Estimated read time: 6 minutes
Additional disclaimer: This story came out of me attending Advertising Week in New York City in 2017 free of charge as Adobe’s guest.
At Advertising Week 2017 in New York City some of the big topics were:
- Artificial intelligence
- Automation in advertising
- Transparency (yay!)
- Other innovations
I didn’t hear much talk about billboards – digital or analog – despite the event being around Times Square, which is basically one big collection of billboards:
And as you can listen and read in the podcast below, I’m usually not a big fan of billboards – unless they are good. One good one (aka it got my attention) was from United Airlines on my way to LaGuardia. It said:
Wrong way. Fly United out of Newark
Something like that. Being mostly an American Airlines flyer it certainly got my attention. Though it likely won’t get me to change to United and to fly out of Newark. It got my attention but of course didn’t get me to see the reasons. And United also flies out of LaGuardia.
Anyway, I thought it was a well targeted ad and not for every single person driving by. Just the travelers heading to LaGuardia. If I was based in New York maybe it would get me to check flights out of Newark.
I don’t see billboards going away anytime soon, but maybe they can evolve using some of the other topics from Ad Week.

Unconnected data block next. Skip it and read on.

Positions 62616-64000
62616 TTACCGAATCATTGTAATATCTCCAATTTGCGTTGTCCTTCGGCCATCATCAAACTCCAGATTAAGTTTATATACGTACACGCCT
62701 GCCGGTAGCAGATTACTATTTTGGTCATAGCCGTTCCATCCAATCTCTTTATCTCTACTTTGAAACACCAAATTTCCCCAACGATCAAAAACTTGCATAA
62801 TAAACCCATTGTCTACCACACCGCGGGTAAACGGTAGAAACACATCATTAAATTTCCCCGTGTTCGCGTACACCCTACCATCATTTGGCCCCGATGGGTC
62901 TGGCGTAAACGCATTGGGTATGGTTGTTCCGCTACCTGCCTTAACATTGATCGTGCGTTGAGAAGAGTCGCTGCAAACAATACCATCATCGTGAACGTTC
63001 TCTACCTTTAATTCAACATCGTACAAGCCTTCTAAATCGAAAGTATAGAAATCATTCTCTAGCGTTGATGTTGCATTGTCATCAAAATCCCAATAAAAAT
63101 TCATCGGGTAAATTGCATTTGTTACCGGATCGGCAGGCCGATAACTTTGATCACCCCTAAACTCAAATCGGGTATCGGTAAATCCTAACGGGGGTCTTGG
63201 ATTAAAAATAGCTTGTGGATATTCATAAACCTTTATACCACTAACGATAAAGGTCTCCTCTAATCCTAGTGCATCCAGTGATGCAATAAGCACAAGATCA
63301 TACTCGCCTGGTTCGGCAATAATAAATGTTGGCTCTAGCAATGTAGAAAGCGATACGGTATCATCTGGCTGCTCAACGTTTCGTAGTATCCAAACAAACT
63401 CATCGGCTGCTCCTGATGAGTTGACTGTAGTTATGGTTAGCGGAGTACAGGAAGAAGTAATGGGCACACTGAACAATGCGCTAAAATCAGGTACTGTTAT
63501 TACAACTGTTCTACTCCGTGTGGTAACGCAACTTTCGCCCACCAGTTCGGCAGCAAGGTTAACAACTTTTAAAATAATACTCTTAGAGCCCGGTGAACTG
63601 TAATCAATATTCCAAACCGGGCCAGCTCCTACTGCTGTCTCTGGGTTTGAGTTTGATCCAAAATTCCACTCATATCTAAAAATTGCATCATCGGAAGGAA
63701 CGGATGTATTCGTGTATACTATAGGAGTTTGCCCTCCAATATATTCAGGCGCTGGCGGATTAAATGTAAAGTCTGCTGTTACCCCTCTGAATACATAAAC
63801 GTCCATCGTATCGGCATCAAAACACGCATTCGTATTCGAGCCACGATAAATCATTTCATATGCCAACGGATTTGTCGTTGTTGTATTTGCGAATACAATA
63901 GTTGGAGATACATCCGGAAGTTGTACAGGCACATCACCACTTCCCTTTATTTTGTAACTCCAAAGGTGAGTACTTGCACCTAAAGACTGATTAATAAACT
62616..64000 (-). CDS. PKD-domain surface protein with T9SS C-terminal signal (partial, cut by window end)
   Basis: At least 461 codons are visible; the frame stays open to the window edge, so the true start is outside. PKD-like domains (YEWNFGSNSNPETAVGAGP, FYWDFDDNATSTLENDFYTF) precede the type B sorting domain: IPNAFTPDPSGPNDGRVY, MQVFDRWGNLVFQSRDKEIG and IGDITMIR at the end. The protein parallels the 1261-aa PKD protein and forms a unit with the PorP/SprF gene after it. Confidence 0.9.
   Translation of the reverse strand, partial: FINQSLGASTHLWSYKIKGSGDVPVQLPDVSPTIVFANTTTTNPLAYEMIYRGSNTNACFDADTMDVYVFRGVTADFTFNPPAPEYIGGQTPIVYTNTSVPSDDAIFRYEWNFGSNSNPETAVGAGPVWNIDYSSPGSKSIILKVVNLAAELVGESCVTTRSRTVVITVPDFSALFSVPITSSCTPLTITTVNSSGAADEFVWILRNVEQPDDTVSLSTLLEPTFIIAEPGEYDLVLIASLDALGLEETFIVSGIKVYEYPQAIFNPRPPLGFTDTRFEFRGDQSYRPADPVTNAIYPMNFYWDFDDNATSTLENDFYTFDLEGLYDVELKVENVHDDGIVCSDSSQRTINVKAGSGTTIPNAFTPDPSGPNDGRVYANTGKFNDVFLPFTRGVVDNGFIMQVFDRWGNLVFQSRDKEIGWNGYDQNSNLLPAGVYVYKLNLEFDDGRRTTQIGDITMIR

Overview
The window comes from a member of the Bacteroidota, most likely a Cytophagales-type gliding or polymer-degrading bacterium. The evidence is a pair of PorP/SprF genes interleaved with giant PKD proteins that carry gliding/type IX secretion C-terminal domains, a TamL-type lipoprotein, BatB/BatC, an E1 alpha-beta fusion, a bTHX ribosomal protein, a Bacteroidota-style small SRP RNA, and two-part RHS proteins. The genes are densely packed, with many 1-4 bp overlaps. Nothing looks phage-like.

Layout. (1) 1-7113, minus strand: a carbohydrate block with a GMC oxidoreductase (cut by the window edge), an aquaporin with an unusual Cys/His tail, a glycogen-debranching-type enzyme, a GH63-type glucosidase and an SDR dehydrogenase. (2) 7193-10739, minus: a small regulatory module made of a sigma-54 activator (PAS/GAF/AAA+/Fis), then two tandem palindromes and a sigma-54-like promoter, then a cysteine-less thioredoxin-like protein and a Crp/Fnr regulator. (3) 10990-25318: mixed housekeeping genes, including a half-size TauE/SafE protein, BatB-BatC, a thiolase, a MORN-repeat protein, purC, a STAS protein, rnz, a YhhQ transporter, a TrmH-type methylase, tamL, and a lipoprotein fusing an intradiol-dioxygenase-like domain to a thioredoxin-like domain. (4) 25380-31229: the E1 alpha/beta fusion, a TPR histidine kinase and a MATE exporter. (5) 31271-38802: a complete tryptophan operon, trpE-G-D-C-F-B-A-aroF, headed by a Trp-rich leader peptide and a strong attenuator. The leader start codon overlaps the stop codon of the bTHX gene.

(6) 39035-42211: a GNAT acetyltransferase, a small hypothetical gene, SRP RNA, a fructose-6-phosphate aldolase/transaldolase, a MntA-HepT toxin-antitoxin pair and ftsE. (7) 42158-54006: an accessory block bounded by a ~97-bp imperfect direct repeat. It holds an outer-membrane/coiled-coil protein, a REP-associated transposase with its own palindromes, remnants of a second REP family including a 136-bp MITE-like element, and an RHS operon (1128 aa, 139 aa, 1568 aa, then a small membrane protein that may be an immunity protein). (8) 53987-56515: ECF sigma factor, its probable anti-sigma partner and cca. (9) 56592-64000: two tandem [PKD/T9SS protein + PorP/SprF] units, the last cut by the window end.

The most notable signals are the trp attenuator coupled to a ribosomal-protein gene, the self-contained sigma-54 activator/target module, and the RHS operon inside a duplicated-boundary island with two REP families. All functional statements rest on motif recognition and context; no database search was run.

Imagine personalized billboards! Maybe I’m dreaming and we all have to be wearing Google Glass type devices first for that! Who knows what else is next in billboards but given the amount of money they make for suppliers I doubt they’ll disappear anytime soon. Might as well figure out a way to evolve them and innovate here as well.
The below was first published in 2015:
The abundance of terrible billboards
Billboards are one way to get our stories out. Of course it costs money to buy the space. Over the years, I’ve seen an abundance of terrible billboards. Terrible as in that they can’t be read and have too much information on them.
This podcast discusses the issue and what we might be able to do about it:
Audio not playing or can’t listen right now? Try the transcript below:
Transcription for PODCAST: The abundance of terrible billboards
Christoph Trappe here with The Authentic Storytelling Project, and of course one way to get the message out is billboards. Now, some of us might look at billboards, some might not as we’re driving down the road, typically the interstate, We’re seeing them in town, of course, too.
But billboards are kind of an interesting beast. They’ve been around for a long, long time, but in my travels in 2014 on the road, I’ve seen a tremendous amount of just terrible, terrible billboards. And I don’t mean terrible because of the messaging. I can’t actually tell you what the message was about in most of them. They’re so hard to read. You’re driving 65, 70 miles an hour depending on where it is that you’re traveling, depending on the speed limit of course, but you can’t read them! They have so much text on them, it’s so hard to read. So it’s a waste of space. People can’t see them, people don’t know what they’re trying to tell you, they have a number of pictures…